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The syncretism turned into a city: Salvador de Bahía - Brazil

The syncretism turned into a city: Salvador de Bahía - Brazil

March 2020 · 10 min read · Salvador

My visit to the capital of the state of Bahia in Brazil, was short but intense. This place has an enveloping energy that drags you towards its innumerable charms: city, cultural, natural ...

In the background, Church and Convent of San Francisco in the historic center of Salvador

I arrived in the beautiful city of Salvador with the turmoil of a week day, very early, on a flight from Recife. After having been in Ceará and Pernambuco, Bahia was the third Brazilian state that I planned to meet on my trip through this giant South American country.

One of the reasons that motivated me to want to visit this region was the literature of the famous Bahian writer Jorge Amado, since I knew his extraordinary narratives set in different parts of the state, I was attracted to this place.

A quote from the writer located at the Casa de Jorge Amado Foundation: ... What I want is that in this House, Bahia's meaning of life is present and that this is the feeling of its existence. That, alongside research and study, be a meeting place, a cultural exchange between Bahia and other places ...

Upon leaving the airport I took a bus to Praça da Sé, downtown Salvador. I had seen on the Internet a hostel that was in the Pelourinho, the historical heart of the city, and I went there to see if there was a free bed. The traffic took me about an hour to arrive, but fortunately I did get a place. I left my backpack stored in the locker and left with the basics in a small bag to begin to know the surroundings. It was barely 10 in the morning.

The street of the hostel where I stayed

In front of the hostel where I stayed is the headquarters of Olodum. Founded in 1979, it is considered the most important Afro music group in Brazil. The fusion they make, a mixture of Afro-Caribbean rhythms and samba is known as samba-reggae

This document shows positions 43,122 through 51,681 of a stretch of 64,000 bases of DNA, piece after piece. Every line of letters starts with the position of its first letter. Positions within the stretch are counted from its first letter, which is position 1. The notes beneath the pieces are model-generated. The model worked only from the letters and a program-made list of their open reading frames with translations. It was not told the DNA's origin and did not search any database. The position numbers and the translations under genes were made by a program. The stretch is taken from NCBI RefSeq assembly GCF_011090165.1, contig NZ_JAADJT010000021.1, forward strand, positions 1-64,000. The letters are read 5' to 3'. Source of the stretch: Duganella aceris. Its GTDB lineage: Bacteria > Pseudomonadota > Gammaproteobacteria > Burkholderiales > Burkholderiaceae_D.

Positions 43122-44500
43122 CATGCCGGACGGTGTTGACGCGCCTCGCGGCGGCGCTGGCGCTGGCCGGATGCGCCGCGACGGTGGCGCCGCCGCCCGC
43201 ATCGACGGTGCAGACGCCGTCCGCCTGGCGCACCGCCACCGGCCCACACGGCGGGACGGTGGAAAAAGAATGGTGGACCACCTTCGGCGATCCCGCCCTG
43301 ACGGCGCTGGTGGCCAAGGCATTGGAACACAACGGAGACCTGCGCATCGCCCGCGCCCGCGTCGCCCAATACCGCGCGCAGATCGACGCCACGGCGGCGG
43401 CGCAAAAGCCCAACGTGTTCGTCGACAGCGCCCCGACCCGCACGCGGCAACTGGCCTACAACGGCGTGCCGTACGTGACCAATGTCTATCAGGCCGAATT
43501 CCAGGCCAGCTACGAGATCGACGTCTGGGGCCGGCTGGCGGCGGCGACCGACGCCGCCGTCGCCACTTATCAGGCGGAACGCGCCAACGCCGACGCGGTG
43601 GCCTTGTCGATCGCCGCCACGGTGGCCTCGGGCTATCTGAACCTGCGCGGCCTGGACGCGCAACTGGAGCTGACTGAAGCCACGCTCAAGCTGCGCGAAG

Salvador de Bahía is considered as the Afro capital of Brazil and Latin America, because of the number of descendants of Africans that make up its population.

Music flows through the streets of Salvador, where many groups meet to rehearse in public

A "baiana" (Bahia woman)

According to historical records, between the mid-sixteenth and mid-nineteenth centuries, the Portuguese colonizers brought from Africa more than three and a half million people to be enslaved. As there were so many, they were able to preserve many of their cultural traditions and that is why Bahia has a particular mixture in every way, originated by the contributions of whites, blacks and indigenous people; syncretism at its best.

This city was the first capital of Brazil (1549-1763), established by the Portuguese crown. With blacks and enslaved Indians, the fields were cultivated with sugar cane and tobacco, among other items and also spread livestock. The export of many products and the import of others from Europe, made Salvador the most important economic center in Brazil until about 1820, when international sugar prices fell.

Terreiro de Jesus with the Basilica Cathedral

Apart from its special energy, this city is physically imposing, with rich architecture of the 17th and 18th century, lots of churches with lots of gold, beautiful cobbled streets, greenery, rich artistic-cultural life and sea views that leave you with the open mouth.

Through the streets of Pelourinho

Ocean view from Cidade Alta in downtown Salvador

I began my tour of the place where I stayed, the Pelourinho, historical and tourist center of the city and declared World Heritage by Unesco.

Largo do Pelourinho

With a map that my traveling guide had, it was not difficult for me to know many of the highlights, then I kept it and went aimlessly through other streets to browse.

The center of Salvador is divided between Cidade Alta (Upper City) and Cidade Baixa (Lower City). The Pelourinho is the nerve center of Cidade Alta, its name is because it was the place where the flagellation post was (pelourinho), there were also slaves sold. It houses a lot of history in its old buildings and also has a very intense artistic movement with cultural centers, museums, music schools, dance, percussion ...

The paving of the Pelourinho is beautiful but something dangerous, you can easily slip or if you are in sandals take out a nail ... beware!

The variety and quality of crafts you can get is uncountable

One of the things that caught my attention the most is the number of churches here, I had never seen so much concentration of these buildings in a city and in addition to different architectural styles. They say half jokingly that there are about 360 churches, almost one for each day of the year.

Ordem Terceira of Sao Francisco Church

Detail of the Nossa Senhora do Rosário dos Pretos Church

Santissimo Sacramento do Passo Church

On the other hand, I had not seen so many street vendors of bracelets and necklaces, both religious and decorative, that literally chase tourists to buy them something. If they do not buy, they apply this modality: without realizing it, they put a ribbon on your wrist with the letter BAHIA and they tell you when they tie it with three knots that you must make a wish for each one, then you have no choice but to give them a monetary collaboration. Sometimes it is annoying to avoid them, but they are part of the Pelourinho's daily movement.